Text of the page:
This is one of a few Asclepias species that grow leaves in an alternate manner rather than having opposite pairs along the stem. Leaves are said to be linear-oblong, lanceolate, to lanceolate-oblong in shape, 2 1/2-3 1/‘“ long x 1/2-3/4” across. The tips of the leaves are pointed (acute) while the base is rounded and sort of folds under (revolute). Leaves are toothless and either have short petioles (leaf stems) or may be sessile (no petioles). The upper leaf surface is medium to dark green, either smooth (glabrous) or have short hairs (pubescent).
The leaf undersides are lighter green with longer hair, especially along the veins. The leaves contain no latex sap.
While working out of town in 2020, I had to stop at a vancant house that had a flower bed full of Asclepias tuberosa. Even though there were no flowers, I figured they were likely A. tuberosa or they wouldn’t likely be in a flower bed.
As you can see, the fruit are fairly long and smooth…
I took these photos and picked a few seed pods… Which I have not planted yet… Well, where I wanted to put them was full of Cannas. Unfortuately, the Cannas didn’t survive the severe cold in Fabruary 2021, so maybe I can plant the milkweed seeds there in 2022…
I have enjoyed photographing and learning about the many wildflowers growing on the farm and other areas. My farm is in Windsor, Missouri in Pettis County (Henry County is across the street and Benton and Johnson aren’t far away). I have grown over 500 different plants and identified over 100 species of wildflowers (most have pages listed on the right side of the page). I am not an expert, botanist, or horticulturalist. I just like growing, photographing, and writing about my experience. I rely on several websites for ID and a few horticulturalists I contact if I cannot figure them out. Wildflowers can be somewhat variable from location to location, so sometimes it gets a bit confusing. If you see I have made an error, please let me know so I can correct what I have written.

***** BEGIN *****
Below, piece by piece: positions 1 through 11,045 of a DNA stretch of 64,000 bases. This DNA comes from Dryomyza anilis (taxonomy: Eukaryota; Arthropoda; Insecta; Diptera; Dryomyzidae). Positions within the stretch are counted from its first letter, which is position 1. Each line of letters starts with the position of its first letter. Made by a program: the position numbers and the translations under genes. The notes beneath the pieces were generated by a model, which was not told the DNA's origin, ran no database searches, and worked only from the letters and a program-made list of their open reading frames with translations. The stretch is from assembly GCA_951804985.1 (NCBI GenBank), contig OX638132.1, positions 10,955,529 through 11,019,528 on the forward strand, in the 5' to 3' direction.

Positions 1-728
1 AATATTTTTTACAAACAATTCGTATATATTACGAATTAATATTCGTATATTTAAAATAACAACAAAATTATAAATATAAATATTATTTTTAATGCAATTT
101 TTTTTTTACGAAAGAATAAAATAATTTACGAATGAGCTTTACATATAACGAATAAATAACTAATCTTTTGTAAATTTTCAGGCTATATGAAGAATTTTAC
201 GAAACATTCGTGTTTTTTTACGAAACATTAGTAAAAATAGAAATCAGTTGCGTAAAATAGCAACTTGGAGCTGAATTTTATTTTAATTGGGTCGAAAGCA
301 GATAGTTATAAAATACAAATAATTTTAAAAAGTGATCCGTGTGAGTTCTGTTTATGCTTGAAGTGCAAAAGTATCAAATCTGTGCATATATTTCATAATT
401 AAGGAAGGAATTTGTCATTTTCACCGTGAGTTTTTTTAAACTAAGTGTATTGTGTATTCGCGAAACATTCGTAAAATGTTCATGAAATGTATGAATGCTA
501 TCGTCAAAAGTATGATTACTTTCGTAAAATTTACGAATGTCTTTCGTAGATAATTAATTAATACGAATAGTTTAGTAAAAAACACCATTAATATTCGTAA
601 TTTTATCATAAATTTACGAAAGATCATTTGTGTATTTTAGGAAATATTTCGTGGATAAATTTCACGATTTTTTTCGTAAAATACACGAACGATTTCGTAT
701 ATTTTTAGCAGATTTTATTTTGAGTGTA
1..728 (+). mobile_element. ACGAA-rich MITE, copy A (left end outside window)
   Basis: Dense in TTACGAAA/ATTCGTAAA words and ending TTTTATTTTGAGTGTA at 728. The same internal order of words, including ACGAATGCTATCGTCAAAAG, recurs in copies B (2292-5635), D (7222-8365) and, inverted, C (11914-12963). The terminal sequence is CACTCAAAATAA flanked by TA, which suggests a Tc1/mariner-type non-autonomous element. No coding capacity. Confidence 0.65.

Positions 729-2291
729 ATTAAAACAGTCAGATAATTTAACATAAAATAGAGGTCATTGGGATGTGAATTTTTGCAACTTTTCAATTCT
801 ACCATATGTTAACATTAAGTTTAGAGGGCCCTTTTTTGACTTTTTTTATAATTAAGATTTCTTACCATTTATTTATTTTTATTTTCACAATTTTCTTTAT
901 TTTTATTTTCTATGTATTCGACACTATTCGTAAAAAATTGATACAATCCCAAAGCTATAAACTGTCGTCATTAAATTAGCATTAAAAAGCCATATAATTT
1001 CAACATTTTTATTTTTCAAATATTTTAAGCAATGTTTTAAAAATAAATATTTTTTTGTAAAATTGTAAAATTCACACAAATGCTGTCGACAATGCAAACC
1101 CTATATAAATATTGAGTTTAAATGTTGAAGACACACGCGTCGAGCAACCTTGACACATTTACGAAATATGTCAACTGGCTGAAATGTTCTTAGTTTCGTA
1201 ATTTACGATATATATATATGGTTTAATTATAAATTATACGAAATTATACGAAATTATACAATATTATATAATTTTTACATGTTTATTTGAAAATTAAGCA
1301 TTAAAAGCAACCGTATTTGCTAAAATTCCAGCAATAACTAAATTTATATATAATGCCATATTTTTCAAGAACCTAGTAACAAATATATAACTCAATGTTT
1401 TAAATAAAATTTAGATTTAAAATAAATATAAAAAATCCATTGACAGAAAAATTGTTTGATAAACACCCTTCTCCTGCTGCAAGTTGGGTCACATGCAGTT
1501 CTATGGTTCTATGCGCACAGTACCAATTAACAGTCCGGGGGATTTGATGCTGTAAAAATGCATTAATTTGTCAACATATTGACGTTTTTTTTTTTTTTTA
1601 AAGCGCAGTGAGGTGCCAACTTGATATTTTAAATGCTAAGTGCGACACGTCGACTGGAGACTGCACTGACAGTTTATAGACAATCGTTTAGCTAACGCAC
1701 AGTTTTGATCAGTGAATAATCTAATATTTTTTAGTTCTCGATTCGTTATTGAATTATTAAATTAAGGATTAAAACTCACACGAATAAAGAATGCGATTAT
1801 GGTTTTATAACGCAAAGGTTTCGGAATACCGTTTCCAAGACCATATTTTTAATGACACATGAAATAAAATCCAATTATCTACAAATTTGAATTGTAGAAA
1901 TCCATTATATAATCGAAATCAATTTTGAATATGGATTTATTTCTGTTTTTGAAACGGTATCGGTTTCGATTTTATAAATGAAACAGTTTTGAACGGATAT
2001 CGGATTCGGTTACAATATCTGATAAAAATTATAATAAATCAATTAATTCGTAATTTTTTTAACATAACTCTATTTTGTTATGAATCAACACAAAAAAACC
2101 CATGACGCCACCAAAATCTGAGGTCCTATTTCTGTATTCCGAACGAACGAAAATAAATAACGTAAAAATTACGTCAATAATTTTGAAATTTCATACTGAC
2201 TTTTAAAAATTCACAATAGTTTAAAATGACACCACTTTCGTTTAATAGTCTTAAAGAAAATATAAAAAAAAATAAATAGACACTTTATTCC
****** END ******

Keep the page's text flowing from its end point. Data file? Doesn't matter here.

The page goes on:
I hope you found this page useful and be sure to check the links below for more information. They were written by experts and provide much more information. Some sites may not be up-to-date but they are always a work in progress. If you can, I would appreciate it if you would click on the “Like” below and leave a comment. It helps us bloggers stay motivated. You can also send an email to me at firstname.lastname@example.org. I would enjoy hearing from you especially if you notice something is a bit whacky.
FOR FURTHER READING:
PLANTS OF THE WORLD ONLINE (GENUS/SPECIES)
INTERNATIONAL PLANT NAMES INDEX (GENUS/SPECIES)
WORLD FLORA ONLINE (GENUS/SPECIES)
USDA PLANTS DATABASE
USDA PLANT GUIDE
MISSOURI BOTANICAL GARDEN
MSU-MIDWEST WEEDS AND WILDFLOWERS
MISSOURI DEPARTMENT OF CONSERVATION
KANSAS WILDFLOWERS AND GRASSES
PFAF(PLANTS FOR A FUTURE)
LADY BIRD JOHNSON WILDFLOWER CENTER
FRIENDS OF THE WILDFLOWER GARDEN
NORTH CAROLINA STATE UNIVERSITY
U.S. FOREST SERVICE
MASTER GARDENERS OF NORTHERN VIRGINIA
UNIVERSITY OF WISCONSIN
NOTE: The data (figures, maps, accepted names, etc.) may not match on these websites. It depends on when and how they make updates and when their sources make updates. Some websites have hundreds and even many thousands of species to keep up with. Accepted scientific names change periodically and it can be hard to keep with as well. Some of the links may use a name that is a synonym on other sites. In my opinion, Plants of the World Online by Kew is the most reliable and up-to-date plant database and they make updates on a regular basis. I make updates “at least” once a year and when I write new pages or add new photos but I do get behind. We are all a work in progress. 🙂